Yu-Gi-Oh VRAINS Episode 117
It’s difficult to put in words all of the things that are running through my mind at the moment. It is great that they at least covered one of the mysteries that we have been wondering about for some time, but I can’t help but feel this show is about to end much sooner than any of us had originally anticipated. Though to be fair, given the current circumstances, it makes sense and would be a fitting way to do so. It’s just unfortunate that they are glossing over some other things we would like to see further develop.
And that’s precisely why I found the reveal of who was behind the Cyberse Deck to be a bit sudden. It took aback for a moment, but once it sunk in, it made perfect sense for Ai to be the one behind it. Thinking back, all of the clues have been subtly laid out to us. The most apparent one that comes to mind is the number of examples where not just Ai, but his fellow Ignis observing their origins in the shadows until they decide to confront them, such as Flame. And if that wasn’t convincing enough, Ai’s motive for quietly directing Yuusaku onto the path of revenge against the Hanoi Knights makes complete strategic sense as well. He needed a someone who too was impacted by the Hanoi Knights’ activities, which makes Yuusaku, his origin the best one to do it. In fact, now that I think of it, it makes me laugh even harder now when I recall Yuusaku claiming Ai to be his hostage, when really, he was doing exactly what Ai had wanted him to do.
Was it cruel of Ai to do all of that? Yes, of course it was. But his decisions incidentally ended up benefiting Yuusaku in a positive way. By arranging him and Kusanagi to meet each other, he gave him not only a partner to rely on, but also a friend. When he gave him the Cyberse Deck, although he was fuelling him with revenge, it enabled Yuusaku to get the closure he needed to free himself from the past, but also bond with the very entity that was created through that traumatic event. And through that, amazingly, he was not only able to reconnect with the one who saved them all (Ryoken), but he was able able to start living again and form new relationships with other people, such as Aoi and Takeru.
And just as Ai had so much impact on Yuusaku, it was same the other-way around. Ai didn’t expect to form the type of bond he and Yuusaku now share. They are friends who both gone through hell and back again, and this is what makes this situation so tragic.
Ai assured us he has no intention of annihilating Humans, he just wants to give A.I. a chance to survive, their free-will will be copies of himself at first, but then they can forge their own paths overtime through their own experiences. Like Humans, their decision of what paths they take can either be good or bad, and forge their own identity separate from his own. However, even though he says it’s so that he isn’t lonely, and while he is, I don’t think he is actually referring to himself, but his fellow A.I. in general. The reason for that is because it contradicts what he has been pushing Yuusaku to do: forcing him to defeat him. This is also why he is holding the consciousness of others hostage. And I have discussed this before, how Ai’s loneliness and despair has consumed him to the point that being the only Ignis left is too much for him. It’s hard for him to let go of the failure of being unable to save his comrades, and live in a world without them.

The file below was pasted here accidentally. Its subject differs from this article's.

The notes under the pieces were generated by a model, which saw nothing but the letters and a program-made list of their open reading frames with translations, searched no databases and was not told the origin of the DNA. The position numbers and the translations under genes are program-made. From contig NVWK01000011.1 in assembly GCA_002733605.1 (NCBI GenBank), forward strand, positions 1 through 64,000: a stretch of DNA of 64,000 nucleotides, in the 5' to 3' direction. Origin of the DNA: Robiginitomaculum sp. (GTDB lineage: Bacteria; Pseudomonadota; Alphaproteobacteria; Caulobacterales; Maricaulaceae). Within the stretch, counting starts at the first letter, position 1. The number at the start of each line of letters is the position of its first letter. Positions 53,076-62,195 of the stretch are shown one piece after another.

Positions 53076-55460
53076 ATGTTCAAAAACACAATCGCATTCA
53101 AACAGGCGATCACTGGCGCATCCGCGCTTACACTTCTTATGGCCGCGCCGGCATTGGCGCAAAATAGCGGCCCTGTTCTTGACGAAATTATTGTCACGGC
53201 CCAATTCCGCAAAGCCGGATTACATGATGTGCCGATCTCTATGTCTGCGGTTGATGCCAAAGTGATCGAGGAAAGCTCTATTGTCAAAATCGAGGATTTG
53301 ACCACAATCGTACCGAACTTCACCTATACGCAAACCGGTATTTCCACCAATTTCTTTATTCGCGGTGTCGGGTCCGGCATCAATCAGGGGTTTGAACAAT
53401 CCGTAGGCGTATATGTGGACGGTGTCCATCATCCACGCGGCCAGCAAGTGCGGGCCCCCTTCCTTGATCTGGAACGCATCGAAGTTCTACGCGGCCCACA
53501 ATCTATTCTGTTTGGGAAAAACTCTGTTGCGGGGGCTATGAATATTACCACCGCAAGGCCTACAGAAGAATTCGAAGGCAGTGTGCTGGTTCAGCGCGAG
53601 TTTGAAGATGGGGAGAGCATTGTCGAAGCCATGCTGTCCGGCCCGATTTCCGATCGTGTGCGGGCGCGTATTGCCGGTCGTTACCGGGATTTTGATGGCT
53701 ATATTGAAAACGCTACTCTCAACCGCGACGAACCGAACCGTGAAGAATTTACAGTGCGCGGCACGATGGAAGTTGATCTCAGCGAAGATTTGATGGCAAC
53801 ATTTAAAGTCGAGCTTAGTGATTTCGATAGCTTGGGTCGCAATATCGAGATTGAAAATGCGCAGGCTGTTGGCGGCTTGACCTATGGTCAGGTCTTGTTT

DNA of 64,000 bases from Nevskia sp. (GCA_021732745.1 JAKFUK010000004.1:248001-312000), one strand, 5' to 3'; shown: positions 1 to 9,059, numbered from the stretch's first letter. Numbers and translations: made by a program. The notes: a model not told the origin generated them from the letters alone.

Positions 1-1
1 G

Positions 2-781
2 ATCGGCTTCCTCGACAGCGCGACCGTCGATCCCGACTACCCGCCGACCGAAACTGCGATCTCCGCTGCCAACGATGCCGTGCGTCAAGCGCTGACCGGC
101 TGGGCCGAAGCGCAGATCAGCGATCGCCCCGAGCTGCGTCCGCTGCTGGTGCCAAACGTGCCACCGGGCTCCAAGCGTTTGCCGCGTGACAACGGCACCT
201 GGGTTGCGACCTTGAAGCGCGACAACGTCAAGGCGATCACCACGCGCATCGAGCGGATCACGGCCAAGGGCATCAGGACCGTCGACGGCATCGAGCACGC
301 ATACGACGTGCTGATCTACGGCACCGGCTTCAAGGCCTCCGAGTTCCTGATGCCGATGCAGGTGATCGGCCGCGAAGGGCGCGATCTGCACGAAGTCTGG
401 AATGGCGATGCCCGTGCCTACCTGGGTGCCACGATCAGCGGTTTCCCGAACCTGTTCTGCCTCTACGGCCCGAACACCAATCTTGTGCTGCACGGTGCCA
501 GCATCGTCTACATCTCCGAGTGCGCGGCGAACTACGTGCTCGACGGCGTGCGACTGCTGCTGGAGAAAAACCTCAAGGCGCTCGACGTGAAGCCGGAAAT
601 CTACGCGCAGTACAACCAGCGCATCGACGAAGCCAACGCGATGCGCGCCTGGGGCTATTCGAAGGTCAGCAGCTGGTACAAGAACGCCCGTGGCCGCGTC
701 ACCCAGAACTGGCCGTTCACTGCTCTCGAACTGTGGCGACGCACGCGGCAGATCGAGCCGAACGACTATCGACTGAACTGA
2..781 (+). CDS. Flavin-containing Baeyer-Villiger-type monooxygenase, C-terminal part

But what kills me the most is the fact Ai wants Yuusaku to be the one to put him to rest. He has deliberately put Yuusaku in the position where there is only one outcome. Should Yuusaku be defeated, Ai will continue to produce the SOLtis copies of himself, and those whose consciousness been taken will never wake up again. And if Yuusaku defeats him, then he will get them all back, end the production of Ai’s copies, but Ai will be the one to cease to exist. It’s terribly selfish of him put Yuusaku in such position, especially with how close they are. That’s why Yuusaku is so upset about it.
Overall, it was a very sobering episode. It is sad that this show doesn’t appear it will be as long as its predecessors, especially when there are still a number of things we would like to see be addressed or further fleshed out. Although VRAINS is far from perfect, it’s a show that I have been enjoying very much, and would very much like to see them pursue its potential to be a great series rather than cut it shorter than it really needs to be (don’t even get me started on the seven episodes of recap that taken up precious air-time!).
Next week, oof this is going to be a heartbreaker and I’m not ready for it.